Diwali, meaning “row or series of lights,” is a Hindu Festival that is celebrated throughout the world. It honors new beginnings and the triumph of good over evil and light over dark. A religious observance, the celebration coincides with the Hindu New Year. This five-day Festival of Lights honors fortune, knowledge, light, the New Year, and love between siblings. Lighted candles, fairy lights, and oil lamps are placed inside and outside of homes, in front of public buildings and line streets. Fireworks are abundant. Though not everyone celebrates Diwali, we can use our imagination to feel the meaning of the festival. When we imagine, we use the functionality of our higher brain, and our energy vibration raises the overall vibration of the planet. Goodness increases for everyone.

Zhongyuan, a Chinese Ghost Festival, symbolizes the fall harvest and the rebirth of ancestors or ghosts. It is believed that their earthly families forgot to pay tribute to them after they died and, if they were treated poorly when they returned, great misfortune would descend on the family. Families offered prayers and food. They also burned items made of Joss paper which represented materialism in the afterlife. The more paper that was burned, the better for the ancestors. Lighted, floating lanterns were thought to guide the souls of the forgotten ancestors to the afterlife.

Imagining what it might be like to participate in this festival expands our consciousness. We feel oneness in light. Our connected energies and higher vibrations take us full circle.When we choose to visualize and direct our creativity, honor and discover meaning in our ancestors, and understand the deeper and broader aspects of dying and death, we are in the moment. This is our gift, and, at some point, our legacy.

“We are who we are because they were who they were. It’s wise to know where you come from, who called your name.”   ~Maya Angelou

From a higher vantage: Make time to thank your ancestors, regardless of perspective or underlying stories. Offer at least one positive comment for what lives on in you. Without ancestors, who would you be?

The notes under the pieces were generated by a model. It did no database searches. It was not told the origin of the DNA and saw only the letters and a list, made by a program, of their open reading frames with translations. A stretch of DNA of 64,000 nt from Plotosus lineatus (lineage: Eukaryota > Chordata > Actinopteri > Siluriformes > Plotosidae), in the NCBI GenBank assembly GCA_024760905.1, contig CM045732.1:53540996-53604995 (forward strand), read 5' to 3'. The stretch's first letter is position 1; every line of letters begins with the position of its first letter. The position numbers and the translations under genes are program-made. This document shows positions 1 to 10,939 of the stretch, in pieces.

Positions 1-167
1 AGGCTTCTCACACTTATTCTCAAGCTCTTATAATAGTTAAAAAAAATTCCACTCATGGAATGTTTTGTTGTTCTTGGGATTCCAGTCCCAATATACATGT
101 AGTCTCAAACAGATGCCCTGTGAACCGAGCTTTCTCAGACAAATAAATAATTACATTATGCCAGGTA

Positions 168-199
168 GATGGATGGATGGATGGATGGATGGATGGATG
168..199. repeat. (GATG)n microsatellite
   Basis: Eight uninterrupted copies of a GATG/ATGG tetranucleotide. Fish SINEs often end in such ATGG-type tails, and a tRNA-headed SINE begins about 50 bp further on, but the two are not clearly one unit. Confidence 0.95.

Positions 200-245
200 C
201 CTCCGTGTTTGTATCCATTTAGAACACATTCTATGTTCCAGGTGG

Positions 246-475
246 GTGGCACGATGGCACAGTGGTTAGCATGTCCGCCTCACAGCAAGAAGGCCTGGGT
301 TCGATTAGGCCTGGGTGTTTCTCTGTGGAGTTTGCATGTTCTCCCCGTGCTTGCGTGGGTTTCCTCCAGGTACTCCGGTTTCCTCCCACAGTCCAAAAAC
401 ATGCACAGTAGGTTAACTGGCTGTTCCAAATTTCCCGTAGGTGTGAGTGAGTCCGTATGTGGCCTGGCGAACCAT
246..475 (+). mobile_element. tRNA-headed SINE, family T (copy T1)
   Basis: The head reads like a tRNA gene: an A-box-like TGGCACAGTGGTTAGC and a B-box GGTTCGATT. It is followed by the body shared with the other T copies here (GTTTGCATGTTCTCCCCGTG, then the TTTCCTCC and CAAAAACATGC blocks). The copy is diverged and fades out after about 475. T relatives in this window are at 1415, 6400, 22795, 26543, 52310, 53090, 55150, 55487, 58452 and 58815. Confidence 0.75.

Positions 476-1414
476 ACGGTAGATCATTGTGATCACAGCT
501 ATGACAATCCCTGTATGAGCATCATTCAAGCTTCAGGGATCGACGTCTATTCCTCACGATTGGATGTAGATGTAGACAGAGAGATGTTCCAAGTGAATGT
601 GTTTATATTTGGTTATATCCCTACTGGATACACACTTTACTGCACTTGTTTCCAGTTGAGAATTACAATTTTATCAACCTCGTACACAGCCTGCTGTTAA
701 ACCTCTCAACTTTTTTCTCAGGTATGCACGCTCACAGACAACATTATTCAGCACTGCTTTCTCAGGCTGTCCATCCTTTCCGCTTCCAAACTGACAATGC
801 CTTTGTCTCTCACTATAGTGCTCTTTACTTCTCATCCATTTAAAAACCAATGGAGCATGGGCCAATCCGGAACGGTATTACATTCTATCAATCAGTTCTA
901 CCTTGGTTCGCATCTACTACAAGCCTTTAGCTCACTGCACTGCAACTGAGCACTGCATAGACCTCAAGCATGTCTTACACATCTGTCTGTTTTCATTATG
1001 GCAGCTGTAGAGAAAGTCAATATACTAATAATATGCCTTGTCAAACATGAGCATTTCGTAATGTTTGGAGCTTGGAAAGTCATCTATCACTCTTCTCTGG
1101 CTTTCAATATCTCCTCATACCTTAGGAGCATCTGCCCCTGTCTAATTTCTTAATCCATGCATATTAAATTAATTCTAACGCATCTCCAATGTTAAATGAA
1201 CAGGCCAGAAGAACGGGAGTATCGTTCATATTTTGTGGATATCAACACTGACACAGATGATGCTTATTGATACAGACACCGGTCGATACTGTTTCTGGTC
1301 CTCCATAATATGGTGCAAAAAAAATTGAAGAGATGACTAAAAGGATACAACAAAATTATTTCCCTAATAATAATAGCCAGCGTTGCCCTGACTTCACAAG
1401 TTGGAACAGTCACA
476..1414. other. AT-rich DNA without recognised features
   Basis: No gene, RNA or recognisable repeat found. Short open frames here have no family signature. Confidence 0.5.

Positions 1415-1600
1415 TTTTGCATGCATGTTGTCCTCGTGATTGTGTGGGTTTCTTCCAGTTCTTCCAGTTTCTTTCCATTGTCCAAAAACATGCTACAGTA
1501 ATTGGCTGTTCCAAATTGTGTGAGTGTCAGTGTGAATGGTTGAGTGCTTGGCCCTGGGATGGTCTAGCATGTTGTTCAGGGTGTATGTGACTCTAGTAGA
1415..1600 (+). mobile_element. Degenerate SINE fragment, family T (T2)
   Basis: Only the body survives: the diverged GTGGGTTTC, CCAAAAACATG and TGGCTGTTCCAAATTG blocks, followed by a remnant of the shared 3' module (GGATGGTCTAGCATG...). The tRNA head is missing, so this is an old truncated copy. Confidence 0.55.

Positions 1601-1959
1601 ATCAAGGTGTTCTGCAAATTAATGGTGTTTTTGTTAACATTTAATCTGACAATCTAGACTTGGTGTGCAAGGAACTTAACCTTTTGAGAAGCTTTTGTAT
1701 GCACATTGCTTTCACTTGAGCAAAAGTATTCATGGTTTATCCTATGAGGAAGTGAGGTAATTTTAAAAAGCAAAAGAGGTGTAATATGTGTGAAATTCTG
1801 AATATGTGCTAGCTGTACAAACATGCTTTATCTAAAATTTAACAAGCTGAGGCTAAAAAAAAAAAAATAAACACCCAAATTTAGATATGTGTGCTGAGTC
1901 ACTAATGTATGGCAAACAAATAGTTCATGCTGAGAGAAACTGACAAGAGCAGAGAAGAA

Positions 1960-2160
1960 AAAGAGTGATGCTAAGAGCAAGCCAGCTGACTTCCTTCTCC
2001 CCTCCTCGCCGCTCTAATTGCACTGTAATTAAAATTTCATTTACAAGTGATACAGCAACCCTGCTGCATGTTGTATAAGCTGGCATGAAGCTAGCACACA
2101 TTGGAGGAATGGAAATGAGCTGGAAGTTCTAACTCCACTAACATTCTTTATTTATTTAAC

©2019 in the thick of things

A greater energy knows

Everything that is happening to you is meant to be happening. For some of you, reading this is grounds for instant resistance: shock, argument, or eye-rolling. “Everything…that is happening”? Maybe, if it points only to the positive, familiar, and comfortable parts of life. “Meant to be happening?” There’s a purpose behind things, yes, but a predetermined course of events? What about free will? Who is calling the shots, anyway?

There are no coincidences. Often, you can’t see this until you engage in hindsight, and even then, you may not make the connection. It takes practice and contemplation to recognize that a greater energy has been with you throughout your life, overseeing the shots.

In my growing up years, I was always helping someone: parents, siblings, or friends. It seemed to be my inner nature. No resistance, just following the expectations of my parents and, later, those of my heart. Of course, my ego had to play devil’s advocate: What would happen if I refused to help. Consequence was a deal-breaker. Stop challenging or I would have limited time with friends or greater restricted phone privileges. Soon I understood the meaning of “under the thumb.” Fear and conditional love went unchallenged during an era when some parents offered few, if any, choices. In my world, adults were calling the shots and didn’t welcome a second opinion.